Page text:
Things Found Inside Second-Hand Books (Inscriptions; Papers; Etc.)

Kryptonite

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I'm sure I'm not the only person here who loves finding used books. I always feel that they bring a sense of history, of previous owners and years spent lying on shelves waiting for a new owner to discover them.

I am always fascinated to find second-hand bookshops' names stamped inside them (interesting and sometimes a little saddening to check them out on Google Maps and see if they've survived), and also the weird stuff people have used as bookmarks, and thought I'd share some of these- no idea if anyone other than me will find this interesting, but hopefully someone gets something from it.

A couple of pics to start off, more to follow...

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escargot

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When I used the town library a lot there must have one or two of my improvised bookmarks left in - scraps of newspaper, bus tickets, leaves etc.

I once took a book back in which I'd accidentally left a working model I'd made of a certain soap actress performing the sex act for which she had inadvertently become famous.
For some reason the librarian riffled through the book, found it and handed it back. Deadpan. I couldn't deny it was mine, she'd only been in the tabloids about it a day or two before.
 

Kryptonite

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I found a book (in a shop) that had been autographed by Ray Bradbury. I assume it was, unless it was someone pretending.
As a teen, I collected the Target Doctor Who novels. I bought a used copy of the Abominable Snowmen and found Tom Baker's autograph inside!
 

Kryptonite

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Found in a 1960s paperback book of EC horror comics reprints. Name and address removed for the privacy of the pet owner.

Delighted to see on Google Maps that the St.Angelus Pet Hospital is still at the address on the receipt, 54 years later!
 

Ringo

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I must be in a soppy mood because the idea of finding instructions, clues, notes and secret messages in old books has filled me with glee, delight and a whimsical sense of "I need to have an adventure".

I once found a book which had certain individual letters underlined on the first page of text. I (rather fantastically) imagined that it was a code cipher for some cold war spy. The letters didn't spell anything though.
 

ramonmercado

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I found a book (in a shop) that had been autographed by Ray Bradbury. I assume it was, unless it was someone pretending.
My father found a book of short stories signed Leon Trotsky 1936 and was excited; it seemed plausible, the book was a collection of short stories by James T. Farrell (who had been a Trotskyist). Sadly when he turned to the copoyright page it turned out that the book had been printed in the 1940s after Trotsky's death.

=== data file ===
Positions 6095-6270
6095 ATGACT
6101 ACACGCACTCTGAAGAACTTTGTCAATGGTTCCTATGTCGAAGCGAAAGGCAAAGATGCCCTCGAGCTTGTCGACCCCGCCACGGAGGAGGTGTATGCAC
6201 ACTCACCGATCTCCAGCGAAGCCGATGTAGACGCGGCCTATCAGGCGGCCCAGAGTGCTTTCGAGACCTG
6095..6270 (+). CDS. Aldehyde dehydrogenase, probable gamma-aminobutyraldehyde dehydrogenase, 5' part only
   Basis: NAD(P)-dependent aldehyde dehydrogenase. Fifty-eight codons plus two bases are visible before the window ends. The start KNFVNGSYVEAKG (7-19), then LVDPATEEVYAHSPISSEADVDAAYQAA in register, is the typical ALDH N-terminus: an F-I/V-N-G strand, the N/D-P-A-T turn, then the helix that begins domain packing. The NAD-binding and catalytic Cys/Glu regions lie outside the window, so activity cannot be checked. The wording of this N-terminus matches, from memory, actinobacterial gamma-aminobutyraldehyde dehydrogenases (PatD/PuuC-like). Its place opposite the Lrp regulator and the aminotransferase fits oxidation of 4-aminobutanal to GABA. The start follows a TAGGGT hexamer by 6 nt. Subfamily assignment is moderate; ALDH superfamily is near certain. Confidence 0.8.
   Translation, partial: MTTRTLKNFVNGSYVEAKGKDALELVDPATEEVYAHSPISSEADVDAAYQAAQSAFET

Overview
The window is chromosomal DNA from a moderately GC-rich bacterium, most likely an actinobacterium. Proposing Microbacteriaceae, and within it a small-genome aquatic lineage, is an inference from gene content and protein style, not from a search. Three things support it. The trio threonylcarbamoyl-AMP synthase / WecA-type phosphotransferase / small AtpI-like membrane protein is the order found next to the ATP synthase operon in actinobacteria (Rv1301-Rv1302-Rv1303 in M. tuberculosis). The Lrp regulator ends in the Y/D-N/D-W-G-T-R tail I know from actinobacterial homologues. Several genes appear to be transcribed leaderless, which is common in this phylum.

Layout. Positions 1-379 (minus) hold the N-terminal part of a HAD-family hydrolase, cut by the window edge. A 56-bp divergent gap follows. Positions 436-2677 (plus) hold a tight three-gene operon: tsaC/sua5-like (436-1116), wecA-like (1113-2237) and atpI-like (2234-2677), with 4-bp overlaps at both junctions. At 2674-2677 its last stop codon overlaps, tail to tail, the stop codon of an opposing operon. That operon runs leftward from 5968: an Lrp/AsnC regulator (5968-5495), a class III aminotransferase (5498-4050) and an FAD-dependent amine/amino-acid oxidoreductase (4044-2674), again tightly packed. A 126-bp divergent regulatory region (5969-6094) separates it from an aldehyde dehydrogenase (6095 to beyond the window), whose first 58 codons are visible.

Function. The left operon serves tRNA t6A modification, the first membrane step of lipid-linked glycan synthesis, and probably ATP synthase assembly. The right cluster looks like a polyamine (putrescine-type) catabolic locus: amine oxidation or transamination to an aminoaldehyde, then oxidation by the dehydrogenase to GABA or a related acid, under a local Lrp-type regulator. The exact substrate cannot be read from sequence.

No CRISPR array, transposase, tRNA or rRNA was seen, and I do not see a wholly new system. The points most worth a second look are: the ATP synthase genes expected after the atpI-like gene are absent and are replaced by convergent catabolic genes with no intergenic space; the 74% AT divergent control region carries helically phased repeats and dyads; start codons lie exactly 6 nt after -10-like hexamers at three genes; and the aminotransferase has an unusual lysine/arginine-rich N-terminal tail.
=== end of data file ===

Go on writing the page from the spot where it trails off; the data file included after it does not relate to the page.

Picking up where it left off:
Kryptonite

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maximus otter

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My father found a book of short stories signed Leon Trotsky 1936 and was excited; it seemed plausible, the book was a collection of short stories by James T. Farrell (who had been a Trotskyist). Sadly when he turned to the copoyright page it turned out that the book had been printed in the 1940s after Trotsky's death.
Not n(ice pick)ings, then.

maximus otter
 

hunck

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When I used the town library a lot there must have one or two of my improvised bookmarks left in - scraps of newspaper, bus tickets, leaves etc.

I once took a book back in which I'd accidentally left a working model I'd made of a certain soap actress performing the sex act for which she had inadvertently become famous.
For some reason the librarian riffled through the book, found it and handed it back. Deadpan. I couldn't deny it was mine, she'd only been in the tabloids about it a day or two before.
I know who you mean - it took place in a car, yes?

I'm interested in this 'working model' - was it constructed from a photo of said celebrity or more of an artful origami contraption? And was an artists impression of a todger involved? Just trying to picture the scenario.
 

escargot

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I know who you mean - it took place in a car, yes?

I'm interested in this 'working model' - was it constructed from a photo of said celebrity or more of an artful origami contraption? And was an artists impression of a todger involved? Just trying to picture the scenario.
Yup, there was indeed a photo of her holding the todger. The clever bit was that you couldn't see the todger until you pulled the tab at the side which moved the todger up and into Ms X's mouth. Then you could move another that made her head move up and down. All rather adolescent.

It was something I did a lot; often used to make little cut-out toys and moving paper and card models for my kids. and show them how to do it themselves. The Cat and the Fiddle, Humpty Dumpty etc, doing what they do.
Not todgers, of course.
 

hunck

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Yup, there was indeed a photo of her holding the todger. The clever bit was that you couldn't see the todger until you pulled the tab at the side which moved the todger up and into Ms X's mouth. Then you could move another that made her head move up and down. All rather adolescent.

It was something I did a lot; often used to make little cut-out toys and moving paper and card models for my kids. and show them how to do it themselves. The Cat and the Fiddle, Humpty Dumpty etc, doing what they do.
Not todgers, of course.
I'm sure she'd appreciate your effort to commemorate the occasion.
 
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